A Silicon Valley start-up with some big-name backers is threatening to upend genetic screening for breast andovarian cancer by offering a test on a sample of saliva that is so inexpensive that most women could get it.
At the same time, the nation’s two largest clinical laboratories, Quest Diagnostics and LabCorp, normally bitter rivals, are joining with French researchers to pool their data to better interpret mutations in the two mainbreast cancer risk genes, known as BRCA1 and BRCA2. Other companies and laboratories are being invited to join the effort, called BRCA Share.
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Tea And Citrus Products Could Lower Ovarian Cancer Risk, New UEA Research Finds
Tea and citrus fruits and juices are associated with a lower risk of developing ovarian cancer, according to new research from the University of East Anglia (UEA).
Research published today reveals that women who consume foods containing flavonols and flavanones (both subclasses of dietary flavonoids) significantly decrease their risk of developing epithelial ovarian cancer, the fifth-leading cause of cancer death among women.
The research team studied the dietary habits of 171,940 women aged between 25 and 55 for more than three decades.
The team found that those who consumed food and drinks high in flavonols (found in tea, red wine, apples and grapes) and flavanones (found in citrus fruit and juices) were less likely to develop the disease.
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“Heredity Is Not Destiny”: Penn Study Reveals Breastfeeding, Birth Control Pills May Reduce Ovarian Cancer Risk Among Women With BRCA Gene Mutations
PHILADELPHIA — Breastfeeding, tubal ligation – also known as having one’s “tubes tied” – and oral contraceptives may lower the risk of ovarian cancer for some women with BRCA gene mutations, according to a comprehensive analysis from a team at the University of Pennsylvania’s Basser Research Center for BRCA and the Abramson Cancer Center. The findings, a meta-analysis of 44 existing peer-reviewed studies, are published in the Journal of the National Cancer Institute.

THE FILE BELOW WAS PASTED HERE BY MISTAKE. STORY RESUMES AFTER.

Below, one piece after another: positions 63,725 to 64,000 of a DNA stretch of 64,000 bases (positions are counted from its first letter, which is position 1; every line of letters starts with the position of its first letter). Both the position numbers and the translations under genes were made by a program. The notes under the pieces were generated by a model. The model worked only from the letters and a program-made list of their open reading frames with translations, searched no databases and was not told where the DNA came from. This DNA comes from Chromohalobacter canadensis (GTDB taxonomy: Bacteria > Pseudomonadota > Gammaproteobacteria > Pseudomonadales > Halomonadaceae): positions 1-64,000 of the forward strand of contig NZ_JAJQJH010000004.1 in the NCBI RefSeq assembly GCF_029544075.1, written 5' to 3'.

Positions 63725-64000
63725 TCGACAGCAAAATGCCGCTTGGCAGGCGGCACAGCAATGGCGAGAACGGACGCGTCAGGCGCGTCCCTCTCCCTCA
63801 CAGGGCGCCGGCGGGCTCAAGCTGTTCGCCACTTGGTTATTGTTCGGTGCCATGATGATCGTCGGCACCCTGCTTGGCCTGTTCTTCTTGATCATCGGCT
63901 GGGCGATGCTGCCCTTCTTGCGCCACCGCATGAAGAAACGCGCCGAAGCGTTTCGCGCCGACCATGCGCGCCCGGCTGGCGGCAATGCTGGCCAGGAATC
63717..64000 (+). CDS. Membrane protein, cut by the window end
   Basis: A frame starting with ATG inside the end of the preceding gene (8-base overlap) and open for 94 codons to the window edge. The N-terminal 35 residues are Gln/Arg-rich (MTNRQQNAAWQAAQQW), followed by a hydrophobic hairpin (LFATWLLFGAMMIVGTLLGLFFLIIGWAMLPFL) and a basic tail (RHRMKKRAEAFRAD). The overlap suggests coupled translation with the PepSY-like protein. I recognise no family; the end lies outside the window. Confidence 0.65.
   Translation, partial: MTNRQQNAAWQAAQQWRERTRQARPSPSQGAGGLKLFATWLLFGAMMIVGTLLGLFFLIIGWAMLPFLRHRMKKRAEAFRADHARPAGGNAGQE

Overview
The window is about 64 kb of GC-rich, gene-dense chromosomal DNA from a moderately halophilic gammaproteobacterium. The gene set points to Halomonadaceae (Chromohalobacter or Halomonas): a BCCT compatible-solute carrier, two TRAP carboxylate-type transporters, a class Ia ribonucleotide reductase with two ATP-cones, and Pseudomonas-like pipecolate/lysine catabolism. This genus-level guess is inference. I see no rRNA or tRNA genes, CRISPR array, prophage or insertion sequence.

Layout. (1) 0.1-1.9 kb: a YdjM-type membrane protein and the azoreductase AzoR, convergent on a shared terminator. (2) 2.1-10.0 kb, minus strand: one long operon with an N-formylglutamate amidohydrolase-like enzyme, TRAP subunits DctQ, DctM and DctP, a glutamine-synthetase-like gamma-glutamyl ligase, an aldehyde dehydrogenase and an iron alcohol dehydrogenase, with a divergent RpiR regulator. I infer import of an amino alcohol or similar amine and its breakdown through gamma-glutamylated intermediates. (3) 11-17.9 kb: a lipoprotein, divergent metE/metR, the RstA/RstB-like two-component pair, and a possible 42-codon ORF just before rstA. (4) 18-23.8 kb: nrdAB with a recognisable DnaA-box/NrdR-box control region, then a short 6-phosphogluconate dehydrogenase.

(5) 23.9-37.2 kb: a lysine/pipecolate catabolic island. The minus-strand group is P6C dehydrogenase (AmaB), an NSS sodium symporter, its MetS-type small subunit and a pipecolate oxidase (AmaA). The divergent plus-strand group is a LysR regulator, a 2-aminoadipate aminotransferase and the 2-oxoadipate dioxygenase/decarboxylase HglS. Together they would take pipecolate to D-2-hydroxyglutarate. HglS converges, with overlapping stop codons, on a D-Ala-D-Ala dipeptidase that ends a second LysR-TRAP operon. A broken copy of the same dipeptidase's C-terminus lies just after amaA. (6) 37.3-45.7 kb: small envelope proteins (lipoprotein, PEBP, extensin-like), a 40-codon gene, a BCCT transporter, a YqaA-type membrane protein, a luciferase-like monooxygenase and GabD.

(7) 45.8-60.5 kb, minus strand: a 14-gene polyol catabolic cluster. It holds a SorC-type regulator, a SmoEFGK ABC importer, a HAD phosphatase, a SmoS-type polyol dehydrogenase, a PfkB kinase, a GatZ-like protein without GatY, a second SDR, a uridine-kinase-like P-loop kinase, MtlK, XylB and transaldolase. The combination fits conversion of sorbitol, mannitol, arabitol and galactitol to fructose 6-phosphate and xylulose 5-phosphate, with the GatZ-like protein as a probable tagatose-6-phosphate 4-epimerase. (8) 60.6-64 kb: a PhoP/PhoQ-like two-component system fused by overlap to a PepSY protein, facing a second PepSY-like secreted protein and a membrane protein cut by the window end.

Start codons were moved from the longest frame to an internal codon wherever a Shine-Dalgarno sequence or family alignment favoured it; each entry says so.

The researchers, from Penn’s Perelman School of Medicine, found that breastfeeding and tubal ligation are associated with reduced rates of ovarian cancer in BRCA1 mutation carriers, and the use of oral contraceptives is associated with a reduced risk of ovarian cancer in patients with BRCA1 or BRCA 2 mutations. The analysis also helped better define factors that may increase risk among this population: Smoking, for instance, may raise the risk of breast cancer for patients with a BRCA2 mutation. Though the team cautions that more data are required before definitive conclusions about these variables can be made, the findings help to shed light on non-surgical risk reduction options for women who may not be ready to undergo prophylactic removal of their ovaries to cut their cancer risk.